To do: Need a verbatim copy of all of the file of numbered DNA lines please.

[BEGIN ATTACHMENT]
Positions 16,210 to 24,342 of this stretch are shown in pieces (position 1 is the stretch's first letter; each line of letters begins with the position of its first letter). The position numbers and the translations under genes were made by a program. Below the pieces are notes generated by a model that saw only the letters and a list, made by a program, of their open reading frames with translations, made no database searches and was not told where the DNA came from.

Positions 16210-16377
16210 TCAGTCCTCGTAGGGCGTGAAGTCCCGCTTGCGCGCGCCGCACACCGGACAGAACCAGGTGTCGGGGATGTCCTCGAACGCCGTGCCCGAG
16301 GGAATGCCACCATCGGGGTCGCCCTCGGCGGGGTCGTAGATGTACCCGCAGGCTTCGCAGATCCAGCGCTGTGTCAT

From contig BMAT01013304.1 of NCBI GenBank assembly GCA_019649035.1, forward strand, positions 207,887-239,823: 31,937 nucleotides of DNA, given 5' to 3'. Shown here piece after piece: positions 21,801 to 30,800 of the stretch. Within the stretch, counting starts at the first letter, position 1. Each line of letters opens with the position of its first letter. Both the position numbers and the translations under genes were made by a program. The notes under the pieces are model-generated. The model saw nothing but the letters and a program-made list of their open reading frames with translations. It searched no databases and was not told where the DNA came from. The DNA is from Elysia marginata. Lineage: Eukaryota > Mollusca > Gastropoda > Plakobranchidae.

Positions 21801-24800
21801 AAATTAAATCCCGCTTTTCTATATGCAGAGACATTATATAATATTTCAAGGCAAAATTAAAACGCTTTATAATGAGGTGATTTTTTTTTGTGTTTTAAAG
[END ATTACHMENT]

Positions 16,210 to 24,342 of this stretch are shown in pieces (position 1 is the stretch's first letter; each line of letters begins with the position of its first letter). The position numbers and the translations under genes were made by a program. Below the pieces are notes generated by a model that saw only the letters and a list, made by a program, of their open reading frames with translations, made no database searches and was not told where the DNA came from.

Positions 16210-16377
16210 TCAGTCCTCGTAGGGCGTGAAGTCCCGCTTGCGCGCGCCGCACACCGGACAGAACCAGGTGTCGGGGATGTCCTCGAACGCCGTGCCCGAG
16301 GGAATGCCACCATCGGGGTCGCCCTCGGCGGGGTCGTAGATGTACCCGCAGGCTTCGCAGATCCAGCGCTGTGTCAT

From contig BMAT01013304.1 of NCBI GenBank assembly GCA_019649035.1, forward strand, positions 207,887-239,823: 31,937 nucleotides of DNA, given 5' to 3'. Shown here piece after piece: positions 21,801 to 30,800 of the stretch. Within the stretch, counting starts at the first letter, position 1. Each line of letters opens with the position of its first letter. Both the position numbers and the translations under genes were made by a program. The notes under the pieces are model-generated. The model saw nothing but the letters and a program-made list of their open reading frames with translations. It searched no databases and was not told where the DNA came from. The DNA is from Elysia marginata. Lineage: Eukaryota > Mollusca > Gastropoda > Plakobranchidae.

Positions 21801-24800
21801 AAATTAAATCCCGCTTTTCTATATGCAGAGACATTATATAATATTTCAAGGCAAAATTAAAACGCTTTATAATGAGGTGATTTTTTTTTGTGTTTTAAAG